give us, will over-shadow the delays with list changing.

Lowering list-changing RTT delays could be done in certain scenarios  
though. I don't know if a general solution will be possible here.

For example, take the use case of public pubsub nodes, like the ones  
we expect to see behind a Atom/RSS feed. We could do "multi-cast"  
delivery of these like this:

  1. a user knows the node he wants to subscribe to and knows that  
this is a public node;
  2. the users subscribes this node, but uses a local pubsub service:  
the users asks the local pubsub to subcribe to the node.
  3. the local pubsub service subscribes to the remote node once. It  
signals that this is a proxy subscription so that the origin can  
decide if we accepts those.
  4. the remote service accepts the proxy subscription. Form now on,  
it sends every notification to the local pubsub service.
  5. the local pubsub acks the user, the subscription is not active,  
and he will broadcast the notifications to his local list of  
subscribers.

The cost of updating this list is exactly the same as a normal  
subscribe in pubsub. A second user will only see steps 1, 2, and 5,  
same as a normal subscription. The local pubsub service might signal  
the remote pubsub service, but thats optional, can be done out-of- 
sync with the user flow, and its only required if the central node  
wants to have knowledge of the number of subscribers globally.


>> This isn't even taking into account what a huge gain repeaters
>> represent when applied to MUCs. large pubsubs also start having
>> a chance to actually scale.
> But you can do both MUC and PubSub way better if you design  
> something specific to them, and I think that's possible to do.

+1.

I would prefer to see a specific protocol for pubsub public nodes,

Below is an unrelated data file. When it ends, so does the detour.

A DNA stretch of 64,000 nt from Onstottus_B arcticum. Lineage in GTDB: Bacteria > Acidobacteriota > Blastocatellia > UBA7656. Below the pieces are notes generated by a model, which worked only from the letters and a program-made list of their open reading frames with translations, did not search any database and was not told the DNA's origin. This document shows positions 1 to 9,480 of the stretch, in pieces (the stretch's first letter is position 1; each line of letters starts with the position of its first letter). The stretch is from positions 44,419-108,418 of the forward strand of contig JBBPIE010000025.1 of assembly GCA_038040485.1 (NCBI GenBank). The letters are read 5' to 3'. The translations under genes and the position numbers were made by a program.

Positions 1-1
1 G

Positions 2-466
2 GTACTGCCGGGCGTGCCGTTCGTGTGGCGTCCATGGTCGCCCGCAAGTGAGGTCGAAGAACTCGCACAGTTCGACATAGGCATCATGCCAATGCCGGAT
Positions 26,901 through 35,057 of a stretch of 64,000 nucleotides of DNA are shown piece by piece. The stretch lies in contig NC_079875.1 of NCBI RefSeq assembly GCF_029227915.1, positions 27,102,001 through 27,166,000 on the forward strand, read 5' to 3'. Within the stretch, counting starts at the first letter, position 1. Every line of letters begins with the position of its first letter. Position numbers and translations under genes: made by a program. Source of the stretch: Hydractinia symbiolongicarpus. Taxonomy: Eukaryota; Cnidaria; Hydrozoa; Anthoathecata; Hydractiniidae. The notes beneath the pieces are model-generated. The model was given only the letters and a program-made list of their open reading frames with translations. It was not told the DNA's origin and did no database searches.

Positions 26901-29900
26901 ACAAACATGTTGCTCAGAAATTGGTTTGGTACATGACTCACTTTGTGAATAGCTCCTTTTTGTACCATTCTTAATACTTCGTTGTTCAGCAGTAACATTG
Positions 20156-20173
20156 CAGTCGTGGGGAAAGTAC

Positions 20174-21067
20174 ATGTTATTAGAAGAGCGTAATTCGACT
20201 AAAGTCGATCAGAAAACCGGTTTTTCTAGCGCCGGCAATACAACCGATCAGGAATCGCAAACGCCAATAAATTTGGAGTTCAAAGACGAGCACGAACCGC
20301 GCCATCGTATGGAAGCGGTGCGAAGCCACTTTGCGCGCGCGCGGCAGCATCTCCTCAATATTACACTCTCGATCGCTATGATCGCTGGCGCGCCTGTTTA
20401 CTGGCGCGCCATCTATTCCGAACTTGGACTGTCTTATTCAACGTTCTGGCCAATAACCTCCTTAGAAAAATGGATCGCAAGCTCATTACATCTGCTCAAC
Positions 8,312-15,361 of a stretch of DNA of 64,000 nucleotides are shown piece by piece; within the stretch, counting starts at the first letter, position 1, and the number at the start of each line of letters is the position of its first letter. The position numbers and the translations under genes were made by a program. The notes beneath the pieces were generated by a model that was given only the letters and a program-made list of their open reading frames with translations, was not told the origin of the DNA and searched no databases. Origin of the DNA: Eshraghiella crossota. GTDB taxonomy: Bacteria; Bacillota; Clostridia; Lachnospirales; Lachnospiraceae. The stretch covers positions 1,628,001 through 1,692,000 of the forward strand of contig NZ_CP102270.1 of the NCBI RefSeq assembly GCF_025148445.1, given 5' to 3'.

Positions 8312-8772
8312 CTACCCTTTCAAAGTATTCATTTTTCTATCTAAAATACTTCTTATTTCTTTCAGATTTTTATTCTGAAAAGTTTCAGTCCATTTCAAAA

for example.

I don't have a clear picture for MUC. The only scenario where I see  
repeaters in MUC as an interesting option is something that MUC  
doesn't even support, auditorium-mode: a small set of active  
participants, and a large number of "ghosts". ghosts are even less  
important than visitors: they receive messages and presence changes  
from members, but their own presence is not broadcasted.

For presence distribution, I like remote fan-out based on a reverse- 
roster better, but it doesn't interact properly with privacy lists.  
Stanza repeaters deal better with privacy lists, because you can  
update the remote list based on the privacy list changes. But I don't  
know if the complexity of all this privacy-list interaction will be  
worth it.

In the end, a generic stanza repeater implementation is something  
useful to have in theory, but in practice all of the services that it  
is trying to replace already have the subscriber list inside, and  
they could leverage that to add multi-cast capabilities.

Best regards,
-- 
Pedro Melo
Blog: http://www.simplicidade.org/notes/
XMPP ID: melo at simplicidade.org
Use XMPP!